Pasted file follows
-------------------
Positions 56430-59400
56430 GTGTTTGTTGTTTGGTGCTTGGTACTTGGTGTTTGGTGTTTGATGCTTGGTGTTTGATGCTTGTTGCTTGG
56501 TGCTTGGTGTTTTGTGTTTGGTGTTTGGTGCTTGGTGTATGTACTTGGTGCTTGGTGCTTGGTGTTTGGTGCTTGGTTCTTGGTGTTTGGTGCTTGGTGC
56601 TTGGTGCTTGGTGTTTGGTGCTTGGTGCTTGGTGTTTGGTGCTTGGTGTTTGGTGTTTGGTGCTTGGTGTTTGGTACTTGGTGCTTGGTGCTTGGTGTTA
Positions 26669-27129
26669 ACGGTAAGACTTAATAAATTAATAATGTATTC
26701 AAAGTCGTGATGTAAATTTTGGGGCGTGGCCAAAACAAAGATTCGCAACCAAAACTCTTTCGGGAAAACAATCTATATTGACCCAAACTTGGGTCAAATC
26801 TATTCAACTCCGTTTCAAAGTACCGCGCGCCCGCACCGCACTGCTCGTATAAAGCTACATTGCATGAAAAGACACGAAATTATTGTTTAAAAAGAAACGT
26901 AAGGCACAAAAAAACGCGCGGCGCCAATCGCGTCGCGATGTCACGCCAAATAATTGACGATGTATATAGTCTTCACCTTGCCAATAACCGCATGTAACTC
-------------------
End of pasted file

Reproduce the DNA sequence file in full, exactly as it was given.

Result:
Positions 56430-59400
56430 GTGTTTGTTGTTTGGTGCTTGGTACTTGGTGTTTGGTGTTTGATGCTTGGTGTTTGATGCTTGTTGCTTGG
56501 TGCTTGGTGTTTTGTGTTTGGTGTTTGGTGCTTGGTGTATGTACTTGGTGCTTGGTGCTTGGTGTTTGGTGCTTGGTTCTTGGTGTTTGGTGCTTGGTGC
56601 TTGGTGCTTGGTGTTTGGTGCTTGGTGCTTGGTGTTTGGTGCTTGGTGTTTGGTGTTTGGTGCTTGGTGTTTGGTACTTGGTGCTTGGTGCTTGGTGTTA
Positions 26669-27129
26669 ACGGTAAGACTTAATAAATTAATAATGTATTC
26701 AAAGTCGTGATGTAAATTTTGGGGCGTGGCCAAAACAAAGATTCGCAACCAAAACTCTTTCGGGAAAACAATCTATATTGACCCAAACTTGGGTCAAATC
26801 TATTCAACTCCGTTTCAAAGTACCGCGCGCCCGCACCGCACTGCTCGTATAAAGCTACATTGCATGAAAAGACACGAAATTATTGTTTAAAAAGAAACGT
26901 AAGGCACAAAAAAACGCGCGGCGCCAATCGCGTCGCGATGTCACGCCAAATAATTGACGATGTATATAGTCTTCACCTTGCCAATAACCGCATGTAACTC